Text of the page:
Quantitative (computerized) assessments

Due to recent technological advances, a growing trend in balance assessments has become the monitoring of center of pressure (terrestrial locomotion) (CoP), the reaction vector of center of mass on the ground, path length for a specified duration.[24] With quantitative assessments, minimal CoP path length is suggestive of good balance. Laboratory-grade force plates are considered the "gold-standard" of measuring CoP. The NeuroCom Balance Manager (NeuroCom, Clackamas, OR, United States) is a commercially available dynamic posturography system that uses computerized software to track CoP during different tasks. These different assessments range from the sensory organization test looking at the different systems that contribute through sensory receptor input to the limits of stability test observing a participant's ankle range of motion, velocity, and reaction time. While the NeuroCom is considered the industry standard for balance assessments, it does come at a steep price (about $250,000).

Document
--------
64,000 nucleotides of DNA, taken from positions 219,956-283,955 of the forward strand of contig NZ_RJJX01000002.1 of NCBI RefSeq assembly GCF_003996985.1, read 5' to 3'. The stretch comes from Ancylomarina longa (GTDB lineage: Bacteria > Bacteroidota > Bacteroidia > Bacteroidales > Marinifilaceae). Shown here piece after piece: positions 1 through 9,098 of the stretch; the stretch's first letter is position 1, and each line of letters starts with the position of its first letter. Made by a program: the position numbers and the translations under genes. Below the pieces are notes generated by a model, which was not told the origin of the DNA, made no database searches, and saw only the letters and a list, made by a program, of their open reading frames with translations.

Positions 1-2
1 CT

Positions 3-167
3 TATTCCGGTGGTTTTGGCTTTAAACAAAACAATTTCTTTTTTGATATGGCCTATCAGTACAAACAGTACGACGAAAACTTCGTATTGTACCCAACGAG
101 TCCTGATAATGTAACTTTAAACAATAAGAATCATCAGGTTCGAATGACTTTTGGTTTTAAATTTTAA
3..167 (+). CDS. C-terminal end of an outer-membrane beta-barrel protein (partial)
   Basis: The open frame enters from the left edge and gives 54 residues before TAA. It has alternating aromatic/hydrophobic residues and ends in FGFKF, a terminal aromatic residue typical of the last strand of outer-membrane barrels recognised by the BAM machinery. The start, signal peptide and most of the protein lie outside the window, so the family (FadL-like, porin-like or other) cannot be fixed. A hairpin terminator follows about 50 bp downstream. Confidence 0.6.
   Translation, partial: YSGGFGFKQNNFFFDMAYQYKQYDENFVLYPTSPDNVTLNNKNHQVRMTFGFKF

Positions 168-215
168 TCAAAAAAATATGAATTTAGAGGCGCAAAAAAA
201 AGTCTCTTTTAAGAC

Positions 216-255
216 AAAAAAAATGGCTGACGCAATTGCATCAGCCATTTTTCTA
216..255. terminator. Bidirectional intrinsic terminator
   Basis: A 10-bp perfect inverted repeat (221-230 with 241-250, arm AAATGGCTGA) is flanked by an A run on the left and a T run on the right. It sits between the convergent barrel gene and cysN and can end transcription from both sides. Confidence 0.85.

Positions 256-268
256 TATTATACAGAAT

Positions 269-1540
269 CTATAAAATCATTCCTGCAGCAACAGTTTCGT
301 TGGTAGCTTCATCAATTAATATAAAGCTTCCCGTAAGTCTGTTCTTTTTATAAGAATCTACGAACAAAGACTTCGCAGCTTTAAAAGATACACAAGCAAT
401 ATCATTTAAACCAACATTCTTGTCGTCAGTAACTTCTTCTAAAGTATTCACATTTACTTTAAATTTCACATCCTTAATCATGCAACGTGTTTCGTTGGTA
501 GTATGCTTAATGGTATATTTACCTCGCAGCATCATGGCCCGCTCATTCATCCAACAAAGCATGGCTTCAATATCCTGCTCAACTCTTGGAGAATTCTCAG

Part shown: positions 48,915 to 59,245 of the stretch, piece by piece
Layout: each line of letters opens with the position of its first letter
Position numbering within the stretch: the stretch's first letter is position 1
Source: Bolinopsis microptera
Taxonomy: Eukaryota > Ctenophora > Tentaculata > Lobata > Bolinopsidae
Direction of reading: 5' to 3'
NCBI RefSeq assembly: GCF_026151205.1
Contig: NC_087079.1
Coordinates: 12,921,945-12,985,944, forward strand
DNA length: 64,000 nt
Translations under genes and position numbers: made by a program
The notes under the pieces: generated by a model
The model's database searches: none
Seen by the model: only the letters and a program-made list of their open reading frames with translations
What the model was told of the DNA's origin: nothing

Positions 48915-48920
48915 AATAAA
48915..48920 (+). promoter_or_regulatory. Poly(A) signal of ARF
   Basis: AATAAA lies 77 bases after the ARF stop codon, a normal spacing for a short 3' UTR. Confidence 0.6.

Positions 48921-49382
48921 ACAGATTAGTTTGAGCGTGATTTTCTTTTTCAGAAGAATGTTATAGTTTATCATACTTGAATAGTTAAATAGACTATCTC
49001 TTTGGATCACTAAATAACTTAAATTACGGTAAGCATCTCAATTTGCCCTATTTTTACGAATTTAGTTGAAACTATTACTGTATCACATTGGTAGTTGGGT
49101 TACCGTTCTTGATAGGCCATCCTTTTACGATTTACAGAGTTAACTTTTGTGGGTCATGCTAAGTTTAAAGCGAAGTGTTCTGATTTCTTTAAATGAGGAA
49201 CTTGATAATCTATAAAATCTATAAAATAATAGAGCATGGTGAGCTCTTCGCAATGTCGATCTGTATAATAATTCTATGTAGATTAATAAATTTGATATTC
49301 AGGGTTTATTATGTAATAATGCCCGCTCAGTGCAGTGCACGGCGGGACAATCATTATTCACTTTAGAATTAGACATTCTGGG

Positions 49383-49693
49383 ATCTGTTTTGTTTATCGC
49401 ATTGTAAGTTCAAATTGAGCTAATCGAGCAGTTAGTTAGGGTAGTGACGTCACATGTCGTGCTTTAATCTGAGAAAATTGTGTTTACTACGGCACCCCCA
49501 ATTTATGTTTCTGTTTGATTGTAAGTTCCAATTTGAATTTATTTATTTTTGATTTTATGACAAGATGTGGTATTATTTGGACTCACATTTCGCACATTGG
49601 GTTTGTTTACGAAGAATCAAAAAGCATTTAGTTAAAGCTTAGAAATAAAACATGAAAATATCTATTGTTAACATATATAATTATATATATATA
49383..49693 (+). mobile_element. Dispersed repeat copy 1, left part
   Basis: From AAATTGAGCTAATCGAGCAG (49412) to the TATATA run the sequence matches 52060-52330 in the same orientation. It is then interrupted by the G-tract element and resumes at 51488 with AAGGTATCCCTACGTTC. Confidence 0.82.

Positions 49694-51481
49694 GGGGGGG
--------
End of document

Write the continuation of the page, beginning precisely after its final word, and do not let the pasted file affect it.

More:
Within the past 5 years research has headed toward inexpensive and portable devices capable of measuring CoP accurately. Recently, Nintendo's Wii balance board (Nintendo, Kyoto, Japan) has been validated against a force plate and found to be an accurate tool to measure CoP [25] This is very exciting as the price difference in technology ($25 vs $10,000) makes the Wii balance board a suitable alternative for clinicians to use quantitative balance assessments. Other inexpensive, custom-built force plates are being integrated into this new dynamic to create a growing field of research and clinical assessment that will benefit many populations.